US Airways showed textbook crisis management by managing each stage of this crisis. They reacted immediately upon detection of the crises from the media, they were well prepared to respond swiftly in a variety of ways to prevent the positive public opinion from going sour, they utilized news conferences and social media to contain the crisis and they provided optimal support to survivors and were able to recover quickly.

            United States Department of Agriculture Wildlife Services and the city’s Parks and Recreation Department and Environmental Protection Departments showed that they learned from this crisis by capturing and gassing about 1,235 Canadian Geese in June and July 2009. The Agriculture Department undertook another goose control measure by coating 1,739 eggs with corn oil, which prevents goslings from developing by depriving them of air. This is all an attempt to thin out the goose population near LaGuardia airport.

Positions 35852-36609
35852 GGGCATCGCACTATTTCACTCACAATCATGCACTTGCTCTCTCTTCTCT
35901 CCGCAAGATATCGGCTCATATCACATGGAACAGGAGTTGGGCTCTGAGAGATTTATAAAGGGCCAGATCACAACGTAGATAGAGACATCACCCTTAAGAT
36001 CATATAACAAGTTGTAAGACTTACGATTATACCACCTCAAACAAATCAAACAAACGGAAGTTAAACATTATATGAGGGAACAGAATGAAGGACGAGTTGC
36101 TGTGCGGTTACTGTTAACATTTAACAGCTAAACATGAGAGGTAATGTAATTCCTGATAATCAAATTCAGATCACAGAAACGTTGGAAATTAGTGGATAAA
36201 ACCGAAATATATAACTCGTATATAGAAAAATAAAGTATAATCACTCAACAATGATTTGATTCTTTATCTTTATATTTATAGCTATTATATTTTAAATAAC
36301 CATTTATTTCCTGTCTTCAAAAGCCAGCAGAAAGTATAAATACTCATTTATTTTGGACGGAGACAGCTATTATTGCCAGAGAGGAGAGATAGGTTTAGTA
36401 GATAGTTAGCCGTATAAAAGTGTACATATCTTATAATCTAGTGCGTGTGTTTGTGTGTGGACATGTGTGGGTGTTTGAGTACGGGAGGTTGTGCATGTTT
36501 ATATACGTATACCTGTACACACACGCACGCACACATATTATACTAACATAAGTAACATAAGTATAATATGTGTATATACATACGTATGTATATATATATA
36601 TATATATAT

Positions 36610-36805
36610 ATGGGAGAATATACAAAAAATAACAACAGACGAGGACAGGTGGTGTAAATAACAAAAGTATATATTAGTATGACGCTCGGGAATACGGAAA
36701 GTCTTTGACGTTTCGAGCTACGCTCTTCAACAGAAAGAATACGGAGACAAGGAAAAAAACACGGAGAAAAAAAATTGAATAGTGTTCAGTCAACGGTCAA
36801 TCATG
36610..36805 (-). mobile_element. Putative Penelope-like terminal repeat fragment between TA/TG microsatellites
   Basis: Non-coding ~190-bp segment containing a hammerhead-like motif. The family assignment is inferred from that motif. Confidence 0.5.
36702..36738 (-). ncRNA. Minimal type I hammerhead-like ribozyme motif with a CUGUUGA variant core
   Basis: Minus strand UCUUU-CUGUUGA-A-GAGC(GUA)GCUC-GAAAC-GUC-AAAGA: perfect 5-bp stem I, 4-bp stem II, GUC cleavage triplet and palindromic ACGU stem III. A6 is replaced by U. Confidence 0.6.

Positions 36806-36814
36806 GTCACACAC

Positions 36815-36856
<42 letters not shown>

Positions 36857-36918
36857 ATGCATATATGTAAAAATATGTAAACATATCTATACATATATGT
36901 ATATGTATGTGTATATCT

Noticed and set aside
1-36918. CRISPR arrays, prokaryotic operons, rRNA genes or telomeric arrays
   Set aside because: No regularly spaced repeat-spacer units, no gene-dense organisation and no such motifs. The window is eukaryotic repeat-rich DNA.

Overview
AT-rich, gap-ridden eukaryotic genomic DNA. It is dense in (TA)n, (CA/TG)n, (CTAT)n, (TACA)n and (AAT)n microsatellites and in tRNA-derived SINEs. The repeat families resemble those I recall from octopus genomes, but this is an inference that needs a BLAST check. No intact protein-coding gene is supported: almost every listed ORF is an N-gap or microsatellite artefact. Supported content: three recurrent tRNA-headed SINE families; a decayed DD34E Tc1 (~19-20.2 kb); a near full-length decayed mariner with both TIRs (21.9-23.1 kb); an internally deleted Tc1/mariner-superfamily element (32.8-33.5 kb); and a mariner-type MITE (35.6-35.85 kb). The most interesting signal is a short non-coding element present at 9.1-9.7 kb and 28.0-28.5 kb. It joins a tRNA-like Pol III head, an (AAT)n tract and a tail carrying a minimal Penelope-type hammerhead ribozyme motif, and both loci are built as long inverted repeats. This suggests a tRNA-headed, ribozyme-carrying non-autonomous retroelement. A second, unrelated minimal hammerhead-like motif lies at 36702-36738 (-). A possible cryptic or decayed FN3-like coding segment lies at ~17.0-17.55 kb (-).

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US Airways

Natalie Fisher

Case Study 3

13 July 2012

US Airways

Background: US Air Ways is out of Tempe Arizona and has over 3,200 flights that go out on a daily basis. They are the employer for over 32,000 people and use 3 different kinds of jets/planes that connect flights and destinations to North America, South America and Europe.


Problem: On January 15, 2009 flight 1549 survived what people call the “miracle of the Hudson”. This flight took off from LaGuardia Airport and its destination was planned to be at Charlotte Douglas International Airport. While in flight the Captain who was guiding the plane, Chelsey Sullenberger, flew into a flock of Canadian Geese which caused both engines to stop running and loose power. The plan landed into the Hudson River and everybody that boarded the plane in New York survived. There were two minor injuries that came out of this miracle.